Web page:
At the NFL Draft, general manager Sonny Weaver has the opportunity to rebuild his team when he trades for the number one pick. He must decide what he's willing to sacrifice on a life-changing day for a few hundred young men with NFL dreams.
It's draft day in the NFL and as general manager of the Cleveland Browns, Sonny is forced to come up with a big move. After trading for the number one pick, Sonny has to choose between a lower-ranked linebacker with a questionable past or a celebrated quarterback with a questionable future. All the while, Sonny is walking in the footsteps of his father and personal complications force their way to the surface. Written by
Terry Crews, whose character, Earl Jennings, was a running back with the Cleveland Browns, played football himself. However, while he played with four teams, he never played for the Browns, and he was a defensive lineman rather than a running back. See more »
Molina couldn't have made it back from New York City to Cleveland in the time it took from the second pick to the sixth pick. There was only 10 minutes tops for each pick, provided each team used it all before picking. It would've taken 45 minutes to an hour to get back to Cleveland by air, not to mention the time it took him to get from Radio City Music Hall to his jet, and to get from his jet to the training facility. See more »
Thirty-two teams, seven rounds, 224 young men who, today, are about to become players in the National Football League. A day where lives are changed. fates are decided, dynasties are born, and the clock is always ticking. Of course, I'm talking about... Draft Day.
See more »
Like NFL Draft Day itself, it starts slow but the payoff works
Sports films typically have a love/hate relationship with viewers - most never finding that honest middle ground that satisfies everyone's wants and desires. On one hand, you have the preposterous comedies that cap seriousness, sacrificing dramatic acting in exchange for a series of cheap laughs and feel-good moments, like Rookie of the Year, The Waterboy, and Caddyshack. Then, there's the beloved and devote dramas that live on in film infamy, which includes but is not limited to Rocky, The Natural, and Raging Bull. Finally, you have Kevin Costner's greatest hits, like Bull Durham, Field of Dreams, and For the Love of the Game. And, even though Kevin Costner has left the baseball diamond and thrown his last fastball, he clearly has found a memorable position as the GM of an NFL franchise in Draft Day.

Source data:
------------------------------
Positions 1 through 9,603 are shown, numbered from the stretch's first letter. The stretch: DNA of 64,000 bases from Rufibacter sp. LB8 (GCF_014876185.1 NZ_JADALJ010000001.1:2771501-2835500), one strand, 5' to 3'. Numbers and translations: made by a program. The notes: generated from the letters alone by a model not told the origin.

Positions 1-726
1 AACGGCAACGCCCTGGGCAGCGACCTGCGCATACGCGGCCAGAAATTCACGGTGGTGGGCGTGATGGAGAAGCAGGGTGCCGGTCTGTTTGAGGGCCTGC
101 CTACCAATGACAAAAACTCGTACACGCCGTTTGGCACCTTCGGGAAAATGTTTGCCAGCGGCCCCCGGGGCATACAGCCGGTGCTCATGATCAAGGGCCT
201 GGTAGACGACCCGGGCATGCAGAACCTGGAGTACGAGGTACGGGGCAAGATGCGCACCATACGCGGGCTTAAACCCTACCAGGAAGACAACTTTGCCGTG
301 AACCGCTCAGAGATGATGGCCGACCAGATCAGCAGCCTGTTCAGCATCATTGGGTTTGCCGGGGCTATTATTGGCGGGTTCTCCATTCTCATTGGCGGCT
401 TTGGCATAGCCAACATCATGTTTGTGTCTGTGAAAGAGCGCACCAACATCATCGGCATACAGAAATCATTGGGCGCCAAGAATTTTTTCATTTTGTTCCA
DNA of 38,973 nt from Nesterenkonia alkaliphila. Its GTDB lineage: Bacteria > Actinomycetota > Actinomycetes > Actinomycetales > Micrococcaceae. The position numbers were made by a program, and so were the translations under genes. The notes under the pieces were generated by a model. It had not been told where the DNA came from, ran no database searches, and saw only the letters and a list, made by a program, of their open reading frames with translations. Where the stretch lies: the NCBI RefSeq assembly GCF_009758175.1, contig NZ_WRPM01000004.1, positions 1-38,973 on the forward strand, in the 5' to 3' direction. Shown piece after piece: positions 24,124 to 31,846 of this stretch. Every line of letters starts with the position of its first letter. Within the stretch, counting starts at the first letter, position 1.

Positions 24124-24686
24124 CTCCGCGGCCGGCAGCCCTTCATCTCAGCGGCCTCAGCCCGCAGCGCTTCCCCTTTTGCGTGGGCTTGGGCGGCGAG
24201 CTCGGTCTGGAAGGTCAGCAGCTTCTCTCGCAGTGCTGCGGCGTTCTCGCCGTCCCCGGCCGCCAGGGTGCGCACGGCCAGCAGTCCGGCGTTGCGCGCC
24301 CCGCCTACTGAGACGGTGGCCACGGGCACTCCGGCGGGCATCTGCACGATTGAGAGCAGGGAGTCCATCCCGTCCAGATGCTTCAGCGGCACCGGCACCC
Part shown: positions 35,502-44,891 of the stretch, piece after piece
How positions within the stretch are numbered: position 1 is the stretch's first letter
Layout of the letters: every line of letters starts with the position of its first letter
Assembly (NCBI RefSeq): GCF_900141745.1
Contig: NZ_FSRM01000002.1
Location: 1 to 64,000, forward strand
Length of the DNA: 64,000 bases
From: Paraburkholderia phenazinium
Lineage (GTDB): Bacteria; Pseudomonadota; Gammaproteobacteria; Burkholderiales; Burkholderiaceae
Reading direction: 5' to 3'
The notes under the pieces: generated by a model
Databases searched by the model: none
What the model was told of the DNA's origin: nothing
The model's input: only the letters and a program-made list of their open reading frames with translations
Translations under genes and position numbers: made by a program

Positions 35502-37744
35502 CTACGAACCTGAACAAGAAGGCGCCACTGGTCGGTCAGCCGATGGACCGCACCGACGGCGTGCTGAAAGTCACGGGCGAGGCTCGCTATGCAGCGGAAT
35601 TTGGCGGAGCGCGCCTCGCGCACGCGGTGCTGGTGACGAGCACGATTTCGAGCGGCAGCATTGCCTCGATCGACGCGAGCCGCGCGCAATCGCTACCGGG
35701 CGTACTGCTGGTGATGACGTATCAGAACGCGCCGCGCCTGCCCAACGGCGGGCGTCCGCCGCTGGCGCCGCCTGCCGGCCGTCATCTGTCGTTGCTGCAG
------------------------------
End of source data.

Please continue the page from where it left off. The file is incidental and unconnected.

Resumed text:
The only real complaint about this film is that it doesn't incorporate actual NFL players - at least not in the manner that Moneyball involved them. Players like Peyton Manning and Tom Brady are still stars in the Draft Day universe, however, the Cleveland Browns are a team compiled of fictional players - which probably isn't the worst thing since the Browns severely lack star-power now that the former face of their franchise, Trent Richardson, is no longer on the team. However, this is a miniscule problem in the long run, and the plot progression of the fictional players is allotted the proper time to plant their seeds of worth.
Overall, Draft Day takes full advantage of telling an engaging behind-the-scenes tale using the world's most popular league as a vehicle. From the film's trailers, the film might appear to be one giant commercial for the NFL, but thankfully it turns out to be a well-scripted, charming experience. Draft Day is a fun-loving popcorn flick through and through, but it's also exactly the kind of perfectly balanced story that draws people to the movies, incorporating just enough drama, subtly placing humor in stressful situations, and fulfilling its promise to reveal a compelling mystery that will keep everyone on their toes. For anyone that loves football or is interested in the power-play politics that that place behind the proverbial curtain, you'll have an absolute amazing time watching this feature.
42 of 62 people found this review helpful.
Was this review helpful to you?